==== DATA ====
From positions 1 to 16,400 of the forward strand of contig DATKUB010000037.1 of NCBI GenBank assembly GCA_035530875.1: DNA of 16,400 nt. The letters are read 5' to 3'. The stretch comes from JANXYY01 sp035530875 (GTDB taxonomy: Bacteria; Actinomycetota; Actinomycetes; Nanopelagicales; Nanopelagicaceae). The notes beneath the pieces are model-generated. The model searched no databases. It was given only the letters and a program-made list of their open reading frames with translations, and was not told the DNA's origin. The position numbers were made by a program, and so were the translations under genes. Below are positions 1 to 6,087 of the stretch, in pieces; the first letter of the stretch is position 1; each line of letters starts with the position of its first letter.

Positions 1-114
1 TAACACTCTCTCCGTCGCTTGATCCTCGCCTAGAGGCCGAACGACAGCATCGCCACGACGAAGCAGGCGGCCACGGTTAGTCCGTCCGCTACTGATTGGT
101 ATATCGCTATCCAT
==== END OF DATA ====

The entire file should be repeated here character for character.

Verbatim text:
From positions 1 to 16,400 of the forward strand of contig DATKUB010000037.1 of NCBI GenBank assembly GCA_035530875.1: DNA of 16,400 nt. The letters are read 5' to 3'. The stretch comes from JANXYY01 sp035530875 (GTDB taxonomy: Bacteria; Actinomycetota; Actinomycetes; Nanopelagicales; Nanopelagicaceae). The notes beneath the pieces are model-generated. The model searched no databases. It was given only the letters and a program-made list of their open reading frames with translations, and was not told the DNA's origin. The position numbers were made by a program, and so were the translations under genes. Below are positions 1 to 6,087 of the stretch, in pieces; the first letter of the stretch is position 1; each line of letters starts with the position of its first letter.

Positions 1-114
1 TAACACTCTCTCCGTCGCTTGATCCTCGCCTAGAGGCCGAACGACAGCATCGCCACGACGAAGCAGGCGGCCACGGTTAGTCCGTCCGCTACTGATTGGT
101 ATATCGCTATCCAT